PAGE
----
April 30, 2018

Measuring Fair Value: New ASU Offers Clarity

Stakeholders seeking clarity were behind the latest Accounting Standards Update (ASU) issued by the Financial Accounting Standards Board (FASB).  In response to questions raised, the FASB released ASU 2018-03: Technical Corrections and Improvements to Financial Instruments—Overall (Subtopic 825-10): Recognition and Measurement of Financial Assets and Financial Liabilities.  This ASU was issued to clarify and improve guidance contained in ASU No. 2016-01, Financial Instruments—Overall (Subtopic 825-10, and is not expected to significantly change financial reporting practices.  Currently, an equity security without a readily determinable fair value that also does not qualify for the practical expedient to measure fair value, may be accounted for based on cost, plus any impairments and observable price changes.  This process is known as the cost method.  Under the amended guidance, an entity that uses the cost method has the option to make an irrevocable election to change its measurement approach to a fair value method allowable under Topic 820, Fair Value Measurement.  As a result, all future purchases of identical or similar investments by the same issuer must be measured using an allowable fair value method.  This ASU also clarifies the accounting for equity securities measured under the cost alternative.  Specifically, the amended guidance states that value should be measured based on the fair value as of the date an observable transaction takes place—not the financial reporting date.

The update also addresses treatment of forward contracts and purchased options accounted for under the cost method.  Now, when an observable price change occurs to an underlying equity security associated with a forward contract or purchased option, the entire value of that contract or option must be remeasured.  Further clarification is provided for the presentation of certain fair value option liabilities, stating that when the fair value option is elected for a financial liability, the guidance in paragraph 825-10-45-5 should be applied, regardless of whether the fair value option was elected under either Subtopic 815-15, Derivatives and Hedging-Embedded Derivatives, or Subtopic 825-10, Financial Instruments-Overall.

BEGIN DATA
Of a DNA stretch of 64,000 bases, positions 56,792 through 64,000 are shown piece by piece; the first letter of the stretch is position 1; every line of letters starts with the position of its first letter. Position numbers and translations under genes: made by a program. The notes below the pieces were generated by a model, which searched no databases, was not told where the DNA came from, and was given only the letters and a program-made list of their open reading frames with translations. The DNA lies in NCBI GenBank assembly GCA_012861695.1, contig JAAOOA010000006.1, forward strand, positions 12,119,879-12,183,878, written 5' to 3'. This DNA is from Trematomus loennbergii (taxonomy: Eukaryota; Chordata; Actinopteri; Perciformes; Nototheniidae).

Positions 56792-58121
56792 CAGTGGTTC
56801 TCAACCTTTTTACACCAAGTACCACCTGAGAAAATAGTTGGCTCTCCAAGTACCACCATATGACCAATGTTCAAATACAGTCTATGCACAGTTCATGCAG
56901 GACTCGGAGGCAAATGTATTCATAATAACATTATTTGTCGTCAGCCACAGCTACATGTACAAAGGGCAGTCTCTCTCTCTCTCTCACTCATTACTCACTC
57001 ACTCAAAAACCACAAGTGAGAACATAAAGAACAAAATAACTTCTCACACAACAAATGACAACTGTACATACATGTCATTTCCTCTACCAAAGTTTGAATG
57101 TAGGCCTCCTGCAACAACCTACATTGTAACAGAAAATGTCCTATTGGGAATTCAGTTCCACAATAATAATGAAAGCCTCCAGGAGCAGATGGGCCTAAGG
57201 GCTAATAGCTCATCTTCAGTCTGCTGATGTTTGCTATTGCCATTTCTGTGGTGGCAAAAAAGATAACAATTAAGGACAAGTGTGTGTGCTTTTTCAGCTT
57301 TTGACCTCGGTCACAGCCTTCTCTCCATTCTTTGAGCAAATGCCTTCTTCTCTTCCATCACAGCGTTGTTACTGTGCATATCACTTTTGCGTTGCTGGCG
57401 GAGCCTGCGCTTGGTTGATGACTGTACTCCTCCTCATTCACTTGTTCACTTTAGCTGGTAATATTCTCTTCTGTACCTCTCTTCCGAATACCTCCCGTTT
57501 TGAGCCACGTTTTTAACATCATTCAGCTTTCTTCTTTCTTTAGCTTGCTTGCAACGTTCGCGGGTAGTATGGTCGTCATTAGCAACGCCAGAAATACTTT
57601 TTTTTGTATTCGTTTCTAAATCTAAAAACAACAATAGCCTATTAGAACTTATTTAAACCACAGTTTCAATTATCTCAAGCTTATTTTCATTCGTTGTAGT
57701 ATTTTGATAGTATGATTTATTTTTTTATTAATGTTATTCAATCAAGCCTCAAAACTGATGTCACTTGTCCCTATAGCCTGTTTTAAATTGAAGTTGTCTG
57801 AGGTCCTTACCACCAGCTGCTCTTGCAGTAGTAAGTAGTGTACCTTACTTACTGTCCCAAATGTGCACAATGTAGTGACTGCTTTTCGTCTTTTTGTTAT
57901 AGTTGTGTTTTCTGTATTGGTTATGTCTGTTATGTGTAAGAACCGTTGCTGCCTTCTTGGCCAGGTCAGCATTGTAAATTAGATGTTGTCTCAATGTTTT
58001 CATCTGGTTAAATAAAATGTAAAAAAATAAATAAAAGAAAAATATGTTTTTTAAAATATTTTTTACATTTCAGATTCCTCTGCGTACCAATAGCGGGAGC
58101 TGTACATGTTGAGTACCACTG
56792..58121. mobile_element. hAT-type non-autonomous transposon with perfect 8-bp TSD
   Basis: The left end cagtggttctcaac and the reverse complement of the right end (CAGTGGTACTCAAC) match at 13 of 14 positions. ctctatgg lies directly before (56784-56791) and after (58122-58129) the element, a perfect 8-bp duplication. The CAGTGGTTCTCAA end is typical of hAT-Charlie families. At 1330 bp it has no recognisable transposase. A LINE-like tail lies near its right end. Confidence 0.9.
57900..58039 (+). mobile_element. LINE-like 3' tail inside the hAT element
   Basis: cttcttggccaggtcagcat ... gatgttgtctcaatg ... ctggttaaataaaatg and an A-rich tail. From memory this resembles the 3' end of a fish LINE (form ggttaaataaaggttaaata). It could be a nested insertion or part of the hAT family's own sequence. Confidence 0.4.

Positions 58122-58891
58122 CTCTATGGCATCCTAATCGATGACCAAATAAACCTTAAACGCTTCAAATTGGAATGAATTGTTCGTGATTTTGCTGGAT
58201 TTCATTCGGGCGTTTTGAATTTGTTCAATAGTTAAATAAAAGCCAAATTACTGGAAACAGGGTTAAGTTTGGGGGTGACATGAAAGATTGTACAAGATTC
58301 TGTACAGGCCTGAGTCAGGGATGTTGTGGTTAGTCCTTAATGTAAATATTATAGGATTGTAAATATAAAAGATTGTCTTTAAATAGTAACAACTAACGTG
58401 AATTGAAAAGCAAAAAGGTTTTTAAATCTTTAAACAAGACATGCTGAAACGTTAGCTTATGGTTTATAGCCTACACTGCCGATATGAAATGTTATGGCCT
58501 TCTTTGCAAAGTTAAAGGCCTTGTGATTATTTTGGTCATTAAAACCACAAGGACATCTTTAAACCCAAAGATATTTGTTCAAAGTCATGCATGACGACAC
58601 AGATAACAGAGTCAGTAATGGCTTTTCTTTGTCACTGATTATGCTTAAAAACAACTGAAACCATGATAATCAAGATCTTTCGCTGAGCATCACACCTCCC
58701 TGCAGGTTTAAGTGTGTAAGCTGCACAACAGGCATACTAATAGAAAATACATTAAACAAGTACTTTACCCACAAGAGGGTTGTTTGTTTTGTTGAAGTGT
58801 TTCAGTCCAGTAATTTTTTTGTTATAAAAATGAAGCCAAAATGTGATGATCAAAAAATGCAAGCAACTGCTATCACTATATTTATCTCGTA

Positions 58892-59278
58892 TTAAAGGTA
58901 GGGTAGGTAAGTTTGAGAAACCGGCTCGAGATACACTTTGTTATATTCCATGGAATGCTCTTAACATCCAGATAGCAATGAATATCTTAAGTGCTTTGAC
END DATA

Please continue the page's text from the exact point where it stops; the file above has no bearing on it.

The ASU also addresses fair value option liabilities denominated in a foreign currency.  According to the new update, for financial liabilities where the fair value option has been elected, the amount of change in fair value, in relation to the instrument-specific credit risk, should first be measured in the currency of denomination when it is presented separately from the total change in fair value of the financial liability.  Both components of the change in the fair value of the liability should then be remeasured into the functional currency of the reporting entity using end-of-period spot rates.  Lastly, the amendment simplifies the transition guidance for equity securities without a readily determinable fair value; entities will use a prospective transition approach only for securities they elect to measure using the measurement alternative.

In summary, the issued amendment addresses multiple items brought to FASB’s attention by stakeholders.  The update is intended to provide clarification of previously issued guidance and how to apply that guidance’s fair value option.  To give entities time to continue with their current adoption plans for the previously issued update 2016-01, FASB has quickly moved to issue this amendment.  For private companies, not-for-profit organizations, and employee benefit plans, the amendments have the same effective date and transition requirements as ASU 2016-01.  Early adoption is permitted if the entity has adopted ASU 2016-01.

If you would like more information about this ASU, or would like to request a speaker for your organization or event, contact one of our PYA executives below at (800) 270-9629.


About the Authors

Mike Shamblin

Managing Principal of Audit & Assurance Services

  • ALTA Best Practices
  • Audit & Assurance
  • Business Advisory
  • Financial Institutions Audit, Accounting & Advisory
  • General Accounting Assistance
  • See More